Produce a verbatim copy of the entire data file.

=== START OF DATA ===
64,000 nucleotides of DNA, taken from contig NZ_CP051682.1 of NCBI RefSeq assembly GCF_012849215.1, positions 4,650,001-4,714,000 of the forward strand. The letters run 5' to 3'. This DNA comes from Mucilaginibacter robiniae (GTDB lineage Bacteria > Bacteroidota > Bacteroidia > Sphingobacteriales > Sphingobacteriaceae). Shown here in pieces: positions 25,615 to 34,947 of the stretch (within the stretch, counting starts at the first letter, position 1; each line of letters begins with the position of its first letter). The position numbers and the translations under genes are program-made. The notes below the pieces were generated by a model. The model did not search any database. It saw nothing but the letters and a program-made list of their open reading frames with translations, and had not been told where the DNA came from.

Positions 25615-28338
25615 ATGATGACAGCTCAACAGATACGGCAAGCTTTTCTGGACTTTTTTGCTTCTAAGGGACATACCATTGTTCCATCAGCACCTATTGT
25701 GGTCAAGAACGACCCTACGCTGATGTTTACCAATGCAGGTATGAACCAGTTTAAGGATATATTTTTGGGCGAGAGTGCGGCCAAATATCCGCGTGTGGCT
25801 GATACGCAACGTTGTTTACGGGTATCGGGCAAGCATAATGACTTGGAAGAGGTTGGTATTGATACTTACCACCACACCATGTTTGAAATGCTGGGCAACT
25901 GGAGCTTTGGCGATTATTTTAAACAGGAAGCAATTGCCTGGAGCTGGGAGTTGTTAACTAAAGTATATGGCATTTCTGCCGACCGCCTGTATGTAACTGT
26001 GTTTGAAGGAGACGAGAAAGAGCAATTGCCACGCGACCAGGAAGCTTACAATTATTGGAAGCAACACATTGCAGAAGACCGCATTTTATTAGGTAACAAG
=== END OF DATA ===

64,000 nucleotides of DNA, taken from contig NZ_CP051682.1 of NCBI RefSeq assembly GCF_012849215.1, positions 4,650,001-4,714,000 of the forward strand. The letters run 5' to 3'. This DNA comes from Mucilaginibacter robiniae (GTDB lineage Bacteria > Bacteroidota > Bacteroidia > Sphingobacteriales > Sphingobacteriaceae). Shown here in pieces: positions 25,615 to 34,947 of the stretch (within the stretch, counting starts at the first letter, position 1; each line of letters begins with the position of its first letter). The position numbers and the translations under genes are program-made. The notes below the pieces were generated by a model. The model did not search any database. It saw nothing but the letters and a program-made list of their open reading frames with translations, and had not been told where the DNA came from.

Positions 25615-28338
25615 ATGATGACAGCTCAACAGATACGGCAAGCTTTTCTGGACTTTTTTGCTTCTAAGGGACATACCATTGTTCCATCAGCACCTATTGT
25701 GGTCAAGAACGACCCTACGCTGATGTTTACCAATGCAGGTATGAACCAGTTTAAGGATATATTTTTGGGCGAGAGTGCGGCCAAATATCCGCGTGTGGCT
25801 GATACGCAACGTTGTTTACGGGTATCGGGCAAGCATAATGACTTGGAAGAGGTTGGTATTGATACTTACCACCACACCATGTTTGAAATGCTGGGCAACT
25901 GGAGCTTTGGCGATTATTTTAAACAGGAAGCAATTGCCTGGAGCTGGGAGTTGTTAACTAAAGTATATGGCATTTCTGCCGACCGCCTGTATGTAACTGT
26001 GTTTGAAGGAGACGAGAAAGAGCAATTGCCACGCGACCAGGAAGCTTACAATTATTGGAAGCAACACATTGCAGAAGACCGCATTTTATTAGGTAACAAG